Jim Davis/The Boston Globe via Getty
The last Salem of the "witches" has officially been pardoned.
On Thursday, Massachusetts lawmakers formally exonerated Elizabeth Johnson Jr., who was convicted of witchcraft and sentenced to death in 1693 at the height of the Salem Witch Trials.
Though Johnson was never actually executed, her pardon 329 years later means her name has officially been cleared.
According to the AP, lawmakers agreed to reconsider her case last year after a curious eighth-grade civics class at North Andover Middle School took up her cause and researched the legislative steps needed to clear her name.
Subsequent action was later taken by state Sen. Diana DiZoglio, a Democrat from Methuen, who brought up the concern and had the motion passed.
In DiZoglio's senate floor speech, she shared Johnson's full story. After being convicted but not sentenced in 1693, the witch trials come to an end in 1702. Consequently, "Those who had been convicted but not executed started petitioning to have their convictions overturned and by the end of 1711 all of them had been exonerated, all except for one," DiZoglio detailed.
Sen. DiZoglio took to social media to social media after the motion passed to celebrate the moment: "The @MA_Senate has PASSED legislation to clear the name of "Last Witch" Elizabeth Johnson Jr.," the Senator wrote. "This wouldn't have been possible without @NAMiddle teacher Carrie LaPierre and her amazing civics class, whose hard work was essential to its filing."
The @MA_Senate has PASSED legislation to clear the name of “Last Witch” Elizabeth Johnson Jr. This wouldn’t have been possible without @NAMiddle teacher Carrie LaPierre and her amazing civics class, whose hard work was essential to its filing. #mapoli https://t.co/QPKHCYznrR pic.twitter.com/VbmwruR7yR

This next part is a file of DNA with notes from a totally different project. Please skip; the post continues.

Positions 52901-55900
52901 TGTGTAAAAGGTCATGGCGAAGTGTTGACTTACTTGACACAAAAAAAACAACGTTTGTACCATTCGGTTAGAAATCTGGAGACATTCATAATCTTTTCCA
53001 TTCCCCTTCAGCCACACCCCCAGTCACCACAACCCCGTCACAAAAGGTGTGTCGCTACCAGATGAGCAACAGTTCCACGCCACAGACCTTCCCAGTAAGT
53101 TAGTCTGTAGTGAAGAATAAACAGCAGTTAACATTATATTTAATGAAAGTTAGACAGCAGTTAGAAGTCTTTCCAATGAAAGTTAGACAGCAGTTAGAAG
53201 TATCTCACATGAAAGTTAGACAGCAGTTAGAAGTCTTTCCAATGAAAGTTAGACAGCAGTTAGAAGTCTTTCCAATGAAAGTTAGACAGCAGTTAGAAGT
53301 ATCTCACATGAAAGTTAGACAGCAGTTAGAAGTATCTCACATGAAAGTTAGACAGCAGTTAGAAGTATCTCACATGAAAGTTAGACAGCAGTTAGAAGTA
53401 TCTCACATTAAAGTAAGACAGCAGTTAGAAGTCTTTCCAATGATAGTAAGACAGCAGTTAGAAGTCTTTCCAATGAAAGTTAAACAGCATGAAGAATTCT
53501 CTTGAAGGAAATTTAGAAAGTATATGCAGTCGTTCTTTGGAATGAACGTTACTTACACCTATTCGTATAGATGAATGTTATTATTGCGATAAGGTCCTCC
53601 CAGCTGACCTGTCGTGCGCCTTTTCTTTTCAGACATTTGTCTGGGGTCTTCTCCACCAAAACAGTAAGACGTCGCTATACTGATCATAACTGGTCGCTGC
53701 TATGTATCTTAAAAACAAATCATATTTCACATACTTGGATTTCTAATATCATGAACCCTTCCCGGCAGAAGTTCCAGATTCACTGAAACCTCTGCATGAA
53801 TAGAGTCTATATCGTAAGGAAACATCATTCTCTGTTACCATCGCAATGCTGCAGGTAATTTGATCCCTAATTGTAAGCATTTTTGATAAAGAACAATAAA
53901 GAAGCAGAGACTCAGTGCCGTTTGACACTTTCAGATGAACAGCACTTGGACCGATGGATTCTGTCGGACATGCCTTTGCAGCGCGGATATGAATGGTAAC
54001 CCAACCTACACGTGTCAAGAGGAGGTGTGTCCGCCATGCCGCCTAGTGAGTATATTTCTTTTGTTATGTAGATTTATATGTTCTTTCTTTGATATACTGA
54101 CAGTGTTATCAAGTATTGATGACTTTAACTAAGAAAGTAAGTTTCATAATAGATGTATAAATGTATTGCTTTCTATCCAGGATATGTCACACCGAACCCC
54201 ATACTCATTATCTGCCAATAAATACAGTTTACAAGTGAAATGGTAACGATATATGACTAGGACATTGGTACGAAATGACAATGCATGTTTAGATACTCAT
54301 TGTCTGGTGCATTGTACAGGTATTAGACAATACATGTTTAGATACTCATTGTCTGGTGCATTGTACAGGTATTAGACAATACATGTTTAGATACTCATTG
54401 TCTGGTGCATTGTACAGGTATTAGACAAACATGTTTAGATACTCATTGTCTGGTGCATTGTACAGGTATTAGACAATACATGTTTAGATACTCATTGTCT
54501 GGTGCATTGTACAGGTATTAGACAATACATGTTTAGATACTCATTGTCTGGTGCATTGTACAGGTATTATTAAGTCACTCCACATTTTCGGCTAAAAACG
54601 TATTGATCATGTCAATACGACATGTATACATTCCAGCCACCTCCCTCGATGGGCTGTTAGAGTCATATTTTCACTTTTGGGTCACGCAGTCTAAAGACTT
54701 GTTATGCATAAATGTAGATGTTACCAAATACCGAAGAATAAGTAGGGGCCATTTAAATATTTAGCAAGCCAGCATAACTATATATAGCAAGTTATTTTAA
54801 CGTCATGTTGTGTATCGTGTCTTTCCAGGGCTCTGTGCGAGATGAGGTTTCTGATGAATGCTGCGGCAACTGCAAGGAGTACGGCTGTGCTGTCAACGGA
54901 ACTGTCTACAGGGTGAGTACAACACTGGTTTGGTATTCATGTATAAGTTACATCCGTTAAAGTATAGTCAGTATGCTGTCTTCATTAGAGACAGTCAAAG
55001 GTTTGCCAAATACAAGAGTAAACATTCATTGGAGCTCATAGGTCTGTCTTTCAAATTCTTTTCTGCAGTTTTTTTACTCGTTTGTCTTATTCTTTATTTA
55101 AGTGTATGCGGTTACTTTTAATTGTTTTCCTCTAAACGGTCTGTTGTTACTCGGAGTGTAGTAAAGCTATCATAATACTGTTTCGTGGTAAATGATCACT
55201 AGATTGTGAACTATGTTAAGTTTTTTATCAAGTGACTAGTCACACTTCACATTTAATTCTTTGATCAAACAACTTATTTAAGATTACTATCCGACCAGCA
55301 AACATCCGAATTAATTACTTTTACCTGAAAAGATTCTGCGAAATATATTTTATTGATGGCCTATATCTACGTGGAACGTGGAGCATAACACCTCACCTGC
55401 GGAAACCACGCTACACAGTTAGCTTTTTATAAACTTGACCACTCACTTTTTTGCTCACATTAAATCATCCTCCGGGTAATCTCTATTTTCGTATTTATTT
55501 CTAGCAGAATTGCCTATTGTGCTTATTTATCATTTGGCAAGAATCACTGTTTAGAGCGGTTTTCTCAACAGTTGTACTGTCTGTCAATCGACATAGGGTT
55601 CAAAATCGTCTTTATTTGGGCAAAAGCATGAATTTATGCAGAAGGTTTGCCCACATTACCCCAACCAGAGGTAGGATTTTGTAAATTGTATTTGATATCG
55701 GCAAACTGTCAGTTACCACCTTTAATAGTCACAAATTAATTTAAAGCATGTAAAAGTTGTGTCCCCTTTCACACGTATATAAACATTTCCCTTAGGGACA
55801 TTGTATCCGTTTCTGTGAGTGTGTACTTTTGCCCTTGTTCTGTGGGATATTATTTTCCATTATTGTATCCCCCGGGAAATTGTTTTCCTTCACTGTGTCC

— State Senator Diana DiZoglio (@SenatorDiZoglio) May 26, 2022
In a statement to AP, North Andover teacher LaPierre — whose students championed the legislation — praised the youngsters for taking on "the long-overlooked issue of justice for this wrongly convicted woman."
"Passing this legislation will be incredibly impactful on their understanding of how important it is to stand up for people who cannot advocate for themselves and how strong of a voice they actually have," she said to the outlet.
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Beginning in 1692, dozens of women were hanged for witchcraft and hundreds more were accused of being "witches" at the trials in Salem. The deadly period was stoked by superstition, fear of disease and strangers, scapegoating and petty jealousies.
According to CBS, Johnson was 22 when she was caught up in the hysteria of the witch trials and sentenced to death.
In the more than three centuries that have ensued, dozens of suspects officially were cleared, including Johnson's own mother, the daughter of a minister whose conviction eventually was reversed. Unlike others wrongfully accused, Johnson was not married and never had children so she had no descendants to act on her behalf.
"Elizabeth's story and struggle continue to greatly resonate today," DiZoglio said to CBS. "While we've come a long way since the horrors of the witch trials, women today still all too often find their rights challenged and concerns dismissed."